How to install CentOS on the Vault

Last Updated On December 21, 2018
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CentOS Overview

CentOS is a popular open source software distribution of Linux. The main website is https://www.centos.org CentOS can be configured in several different modes. There is a Minimal mode, a few Server modes, a GNOME Desktop installation and a few other modes.

CentOS can be downloaded from https://www.centos.org/download

CentOS Download Page

The “Minimal ISO” version installs the minimal system which is simply a command line interface from the console. The “Everything ISO” has all of the different modes that can be installed. The selection of the mode is part of the installation process. This article will describe how to download and install the “minimal” system from the Minimal ISO and the “GNOME Desktop” system from the Everything ISO.

Note: For other ISO download versions click on the “alternate downloads” link on the download page.

Download CentOS

  • Browse to the CentOS download page and select the “Minimal ISO” or “Everything ISO” depending on the system desired
  • Select a mirror and download the CentOS ISO image
  • Verify an image such as CentOS-7-x86_64-Minimal-1804.iso that is about ~1 GB or CentOS-7-x86_64-Everything-1804.iso that is about ~10GB is downloaded.

Burn the installation image to a USB drive

The easiest way to transfer the installation image to a USB drive is by using software called “Rufus” on Windows or “Etcher” on Apple OSX. See this link for detailed instructions on how to create a bootable USB drive using Rufus or Etcher.

Note: If during install below there are errors such as “dracut timeout” this could be because a USB 3.0 drive was inserted into a USB 2.0 interface on the Vault. This issue seems specific to CentOS. To remedy the situation, simply insert the USB 3.0 drive into a USB 3.0 interface on the Vault and restart the installation.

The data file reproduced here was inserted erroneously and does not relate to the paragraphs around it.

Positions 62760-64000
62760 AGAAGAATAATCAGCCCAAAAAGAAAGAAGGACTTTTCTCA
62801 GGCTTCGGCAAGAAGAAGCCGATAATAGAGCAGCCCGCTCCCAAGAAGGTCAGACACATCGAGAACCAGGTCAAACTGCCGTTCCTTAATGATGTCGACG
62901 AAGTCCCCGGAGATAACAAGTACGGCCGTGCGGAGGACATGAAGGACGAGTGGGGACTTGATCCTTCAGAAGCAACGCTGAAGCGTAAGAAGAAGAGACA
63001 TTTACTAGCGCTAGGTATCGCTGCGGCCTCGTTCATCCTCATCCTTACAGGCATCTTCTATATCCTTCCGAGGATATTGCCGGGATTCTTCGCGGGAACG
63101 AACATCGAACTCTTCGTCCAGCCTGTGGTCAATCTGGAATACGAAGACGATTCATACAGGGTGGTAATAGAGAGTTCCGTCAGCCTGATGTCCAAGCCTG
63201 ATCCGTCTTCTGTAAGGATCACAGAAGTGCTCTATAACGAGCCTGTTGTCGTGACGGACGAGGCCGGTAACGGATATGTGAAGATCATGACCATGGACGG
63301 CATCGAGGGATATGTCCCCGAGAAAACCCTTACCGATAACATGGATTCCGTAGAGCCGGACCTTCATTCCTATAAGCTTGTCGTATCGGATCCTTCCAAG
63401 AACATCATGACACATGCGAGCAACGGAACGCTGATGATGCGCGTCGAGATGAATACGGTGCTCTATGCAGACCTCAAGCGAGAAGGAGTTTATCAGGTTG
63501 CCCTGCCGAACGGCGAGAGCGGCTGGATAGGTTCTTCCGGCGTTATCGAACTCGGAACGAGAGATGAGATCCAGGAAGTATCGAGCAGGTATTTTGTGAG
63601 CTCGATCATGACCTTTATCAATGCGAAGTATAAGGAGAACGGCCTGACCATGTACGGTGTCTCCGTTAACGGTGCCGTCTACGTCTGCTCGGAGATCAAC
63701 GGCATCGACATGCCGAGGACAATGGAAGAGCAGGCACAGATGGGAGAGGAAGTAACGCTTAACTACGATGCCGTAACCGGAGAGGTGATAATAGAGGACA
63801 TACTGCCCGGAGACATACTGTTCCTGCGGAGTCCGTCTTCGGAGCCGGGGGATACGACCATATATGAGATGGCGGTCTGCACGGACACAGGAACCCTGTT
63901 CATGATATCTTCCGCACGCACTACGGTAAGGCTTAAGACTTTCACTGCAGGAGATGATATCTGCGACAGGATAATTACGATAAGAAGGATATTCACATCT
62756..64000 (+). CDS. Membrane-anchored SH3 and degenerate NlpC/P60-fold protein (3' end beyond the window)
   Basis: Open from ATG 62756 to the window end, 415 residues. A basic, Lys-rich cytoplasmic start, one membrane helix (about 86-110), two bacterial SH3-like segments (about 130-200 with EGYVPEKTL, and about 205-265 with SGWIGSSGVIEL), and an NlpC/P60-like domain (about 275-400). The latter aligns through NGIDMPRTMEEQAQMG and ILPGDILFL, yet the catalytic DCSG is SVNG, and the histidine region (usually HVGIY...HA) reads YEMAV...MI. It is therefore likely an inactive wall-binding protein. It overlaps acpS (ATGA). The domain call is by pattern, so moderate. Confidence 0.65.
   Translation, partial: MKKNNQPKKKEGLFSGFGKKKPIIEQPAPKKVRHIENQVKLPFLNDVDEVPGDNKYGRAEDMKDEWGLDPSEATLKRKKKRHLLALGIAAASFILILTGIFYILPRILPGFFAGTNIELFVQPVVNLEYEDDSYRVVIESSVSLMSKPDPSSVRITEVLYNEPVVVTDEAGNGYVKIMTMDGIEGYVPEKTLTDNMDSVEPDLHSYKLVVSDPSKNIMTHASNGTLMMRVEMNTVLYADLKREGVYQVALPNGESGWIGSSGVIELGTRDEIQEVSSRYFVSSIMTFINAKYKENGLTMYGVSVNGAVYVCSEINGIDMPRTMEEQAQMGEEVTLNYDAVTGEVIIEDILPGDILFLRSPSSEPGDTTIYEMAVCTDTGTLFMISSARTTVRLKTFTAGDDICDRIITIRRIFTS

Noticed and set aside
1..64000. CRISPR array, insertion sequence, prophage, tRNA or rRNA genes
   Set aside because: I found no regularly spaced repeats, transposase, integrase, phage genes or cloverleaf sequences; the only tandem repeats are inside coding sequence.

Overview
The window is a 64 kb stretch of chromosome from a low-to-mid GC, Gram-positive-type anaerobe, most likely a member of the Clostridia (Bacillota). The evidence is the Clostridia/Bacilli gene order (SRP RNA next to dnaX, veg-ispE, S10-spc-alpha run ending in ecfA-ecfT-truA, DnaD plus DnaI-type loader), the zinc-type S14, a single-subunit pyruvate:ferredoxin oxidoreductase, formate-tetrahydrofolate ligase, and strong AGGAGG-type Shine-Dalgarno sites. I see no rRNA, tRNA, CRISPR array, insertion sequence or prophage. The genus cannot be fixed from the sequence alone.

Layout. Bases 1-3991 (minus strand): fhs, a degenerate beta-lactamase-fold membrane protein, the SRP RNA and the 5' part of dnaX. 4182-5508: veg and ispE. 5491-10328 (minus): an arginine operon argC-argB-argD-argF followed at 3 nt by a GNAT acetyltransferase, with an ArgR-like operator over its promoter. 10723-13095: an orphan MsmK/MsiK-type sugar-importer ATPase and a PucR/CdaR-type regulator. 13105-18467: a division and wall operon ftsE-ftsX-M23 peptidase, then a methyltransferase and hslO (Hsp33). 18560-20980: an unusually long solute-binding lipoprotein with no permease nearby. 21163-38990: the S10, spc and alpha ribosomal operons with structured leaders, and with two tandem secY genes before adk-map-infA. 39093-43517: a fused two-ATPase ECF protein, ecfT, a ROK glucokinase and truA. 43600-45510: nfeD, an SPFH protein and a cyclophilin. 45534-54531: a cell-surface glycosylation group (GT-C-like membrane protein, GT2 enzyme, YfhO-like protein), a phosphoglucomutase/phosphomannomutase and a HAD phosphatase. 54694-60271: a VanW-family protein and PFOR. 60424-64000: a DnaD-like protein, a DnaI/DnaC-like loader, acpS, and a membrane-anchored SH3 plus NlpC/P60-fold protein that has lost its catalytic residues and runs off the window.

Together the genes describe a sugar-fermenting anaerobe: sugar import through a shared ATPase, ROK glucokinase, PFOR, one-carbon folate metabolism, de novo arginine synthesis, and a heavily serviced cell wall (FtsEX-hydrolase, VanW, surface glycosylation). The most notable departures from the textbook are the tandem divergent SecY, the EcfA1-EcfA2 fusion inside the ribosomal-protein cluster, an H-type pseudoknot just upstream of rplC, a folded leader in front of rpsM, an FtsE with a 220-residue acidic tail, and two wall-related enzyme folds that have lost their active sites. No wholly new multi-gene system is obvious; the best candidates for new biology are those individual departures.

Install CentOS on The Vault, Minimal Version

  • Verify that the Vault is powered down
  • Verify that the VGA or HDMI monitor is connected
  • Verify that the USB keyboard is plugged in
  • Insert the USB install drive into the another USB port on the Vault
  • While powering up the Vault, press “F11” key and hold it down until it boots to the BIOS and you see the boot options screen
  • Select the USB drive to boot from
  • Select Install CentOS
  • Verify that the Vault boots and begins the installation process
  • Follow the installation prompts for language, keyboard, etc.
  • Verify the Installation summary is displayed
  • If desired, select Date & Time and set them appropriately
  • Select System->Installation Destination
  • Select mSATA disk
  • Select DONE
  • If there is not enough space for the installation a window, will pop up. Select Reclaim space
  • Follow the prompts to delete old partitions and reclaim space
  • Select Begin Installation
  • While installation begins, select Root Password
  • Set the root password
  • Verify the installation continues and completes
  • Reboot
  • For Minimal installation, verify the system reboots successfully to the login prompt
  • Login as user “root” with the password set during installation
  • CentOS is now successfully installed on The Vault

Known Issue